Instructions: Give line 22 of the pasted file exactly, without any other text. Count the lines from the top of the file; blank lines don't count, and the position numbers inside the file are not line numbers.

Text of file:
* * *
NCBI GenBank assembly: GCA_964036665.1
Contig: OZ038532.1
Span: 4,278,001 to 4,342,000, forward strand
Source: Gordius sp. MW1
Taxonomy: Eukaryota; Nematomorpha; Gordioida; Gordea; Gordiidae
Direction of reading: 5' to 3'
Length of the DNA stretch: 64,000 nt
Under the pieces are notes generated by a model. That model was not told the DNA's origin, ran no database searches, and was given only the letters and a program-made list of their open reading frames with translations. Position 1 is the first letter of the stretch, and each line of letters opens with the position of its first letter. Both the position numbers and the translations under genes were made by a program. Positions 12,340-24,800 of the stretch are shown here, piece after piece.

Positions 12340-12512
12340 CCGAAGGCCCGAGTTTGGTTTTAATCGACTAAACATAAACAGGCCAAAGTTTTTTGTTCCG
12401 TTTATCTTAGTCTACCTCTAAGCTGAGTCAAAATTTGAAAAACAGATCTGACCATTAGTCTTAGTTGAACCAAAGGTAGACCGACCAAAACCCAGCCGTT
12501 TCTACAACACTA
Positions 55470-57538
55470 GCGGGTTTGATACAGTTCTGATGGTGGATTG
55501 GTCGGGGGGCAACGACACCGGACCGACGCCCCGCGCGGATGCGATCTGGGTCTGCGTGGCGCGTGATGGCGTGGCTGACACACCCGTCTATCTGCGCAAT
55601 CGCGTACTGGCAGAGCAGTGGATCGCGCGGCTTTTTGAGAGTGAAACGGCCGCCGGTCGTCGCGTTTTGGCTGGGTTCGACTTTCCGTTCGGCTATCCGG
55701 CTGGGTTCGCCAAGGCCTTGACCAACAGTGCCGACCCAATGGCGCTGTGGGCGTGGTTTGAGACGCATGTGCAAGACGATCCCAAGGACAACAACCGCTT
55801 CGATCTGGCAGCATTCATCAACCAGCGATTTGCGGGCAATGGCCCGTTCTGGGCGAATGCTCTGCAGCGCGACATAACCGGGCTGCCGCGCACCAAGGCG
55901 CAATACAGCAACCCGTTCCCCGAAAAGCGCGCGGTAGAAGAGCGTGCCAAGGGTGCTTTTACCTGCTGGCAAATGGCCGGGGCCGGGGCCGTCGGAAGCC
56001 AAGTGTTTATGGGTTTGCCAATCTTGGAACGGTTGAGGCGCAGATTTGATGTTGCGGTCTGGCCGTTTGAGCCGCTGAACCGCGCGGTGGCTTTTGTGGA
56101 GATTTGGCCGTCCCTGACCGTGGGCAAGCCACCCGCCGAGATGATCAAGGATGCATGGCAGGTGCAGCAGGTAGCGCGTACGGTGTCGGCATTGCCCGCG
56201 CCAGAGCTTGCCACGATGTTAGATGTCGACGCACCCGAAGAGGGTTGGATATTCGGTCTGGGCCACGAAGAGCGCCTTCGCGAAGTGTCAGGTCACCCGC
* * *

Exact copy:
56201 CCAGAGCTTGCCACGATGTTAGATGTCGACGCACCCGAAGAGGGTTGGATATTCGGTCTGGGCCACGAAGAGCGCCTTCGCGAAGTGTCAGGTCACCCGC